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Folks I am making a silly mistake most likely.

I have a model called Comment - a regular model - except I want to store an array within the model (the array is not stored in the db).

Now my code looks something like:

class Comment(model.Model):
  # regular attributes such as id etc.
  #...
  attachments = [] # the attribute I would populate separately

# later...
comments = Comment.objects.filter(...)

comment_attachments_arr = [some array initialized from db separately]

# set the attribute after retrieving from the db

for c in comments:
    comment_attachments_arr = comment_attachments.get(c.id)
    del c.attachments[:] # reset the attachments array
    if comment_attachments_arr:
        c.attachments.extend(comment_attachments_arr)        
    print 'INSIDE for comment id: %s, comment attachments: %s' %( c.id, c.attachments)

for c in comments:
    print 'OUTSIDE for comment id: %s, Comment attachments: %s\n' %( c.id, c.attachments)

My problem is that the print inside the second last for loop shows the correct value for c.attachments - whereas the print inside the for loop that immediately follows shows an empty value for the same record. This is unexpected since both loops are over the same array of comments!

I am most likely missing something obvious and silly - if anyone can spot the issue, please respond.

Thanx!

--Update:

@Anurag

Your suggestion does not seem to work. It seems really non intuitive if looping over queryset results in a another query - perhaps django always wants to get the latest data.

Anyways, I tried the following:

comments_list = list(comments)
for c in comments_list:
    comment_attachments_arr = comment_attachments.get(c.id)
    del c.attachments[:] # clear the attachments array
    print 'BEFORE INSIDE for comment id: %s, comment attachments: %s' %( c.id, c.attachments)
    if comment_attachments_arr:
        c.attachments.extend(comment_attachments_arr)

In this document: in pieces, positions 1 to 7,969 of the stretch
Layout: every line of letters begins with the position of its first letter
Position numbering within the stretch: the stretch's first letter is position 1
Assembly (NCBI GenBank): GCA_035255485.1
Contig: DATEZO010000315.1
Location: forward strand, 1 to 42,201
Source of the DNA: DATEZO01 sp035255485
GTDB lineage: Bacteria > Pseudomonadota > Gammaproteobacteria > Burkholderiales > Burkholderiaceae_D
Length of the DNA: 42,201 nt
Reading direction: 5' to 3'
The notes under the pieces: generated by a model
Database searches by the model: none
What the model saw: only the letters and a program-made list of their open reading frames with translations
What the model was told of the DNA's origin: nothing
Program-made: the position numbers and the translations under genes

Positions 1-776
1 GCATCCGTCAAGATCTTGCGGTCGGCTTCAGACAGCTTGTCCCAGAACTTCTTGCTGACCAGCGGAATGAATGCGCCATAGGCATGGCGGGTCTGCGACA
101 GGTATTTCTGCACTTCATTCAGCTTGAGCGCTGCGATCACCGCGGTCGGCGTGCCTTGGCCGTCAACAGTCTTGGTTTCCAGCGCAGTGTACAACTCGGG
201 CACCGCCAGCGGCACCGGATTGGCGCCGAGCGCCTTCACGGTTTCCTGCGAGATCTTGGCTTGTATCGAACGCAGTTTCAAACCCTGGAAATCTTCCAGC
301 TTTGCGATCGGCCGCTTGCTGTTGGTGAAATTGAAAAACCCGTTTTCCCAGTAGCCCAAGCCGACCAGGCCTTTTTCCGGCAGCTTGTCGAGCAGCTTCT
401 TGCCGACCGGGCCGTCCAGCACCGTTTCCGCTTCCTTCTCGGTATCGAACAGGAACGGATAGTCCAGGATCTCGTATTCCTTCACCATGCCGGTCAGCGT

print 'INSIDE for comment id: %s, comment attachments: %s' %( c.id, c.attachments)

print '\n\nFINAL comment attachments ---'
for c in comments_list:
    print 'OUTSIDE for comment id: %s, Comment attachments: %s\n' %( c.id, c.attachments)

Update 2:

I am not exactly sure why, but it works if I substitute the line

del c.attachments[:] 

with

c.attachments = []

I can not respond with this answer till 8 hours..

share|improve this question
    
You don't have an 'array', you have a list. Python does have an array, but that's not what you're using. – jknupp Jan 17 '12 at 20:56
    
@jknupp - which data structure are you reffering to? The "attachments" attribute within the Comment model? If you are talking about comment_attachments_arr - it is not named correctly (sorry) - it is a dict with key as a number (the id) and the value as an array. – serverman Jan 17 '12 at 21:02
    
@jknupp: Python list is an array (or vector) - it is not a linked datastructure, which is what most people think of when they read "list". – Marcin Jan 21 '12 at 15:42

To attach it to the model instance, you need to write self.attachments.

share|improve this answer
    
Not sure what you mean. The attachment is nothing but a simple array with some data that I am trying to associate with each comment instance. – serverman Jan 17 '12 at 21:04
    
attachments is a class attribute in your code, shared between instances of the object. If you want one per instance, you need to write def __init__(self): self.attachments = [] – jknupp Jan 18 '12 at 19:21

There is huge difference between the two statements.

del c.attachments[:]

and

c.attachments = []

del c.attachments[:] actually resets the list. But, by doing c.attachments = [] a blank list is assigned to c.attachments. By this, I mean that other variables bonded would still have the old list. You can see the difference by performing the following examples in python shell.

>>>a=[1,2,3]
>>>b=a               #b is also [1,2,3]
>>>del a[:]          #after this both would be []

and

>>>a=[1,2,3]
>>>b=a               #b is also [1,2,3]
>>>a=[]              #after this a would be [] and b would be [1,2,3]

I hope this helps you out. :)

share|improve this answer
    
Is there anything wrong that I have explained above that I got a down vote? If its really wrong, I would always love to discuss and gain knowledge out of it. :) – Sandip Agarwal Jan 21 '12 at 17:38

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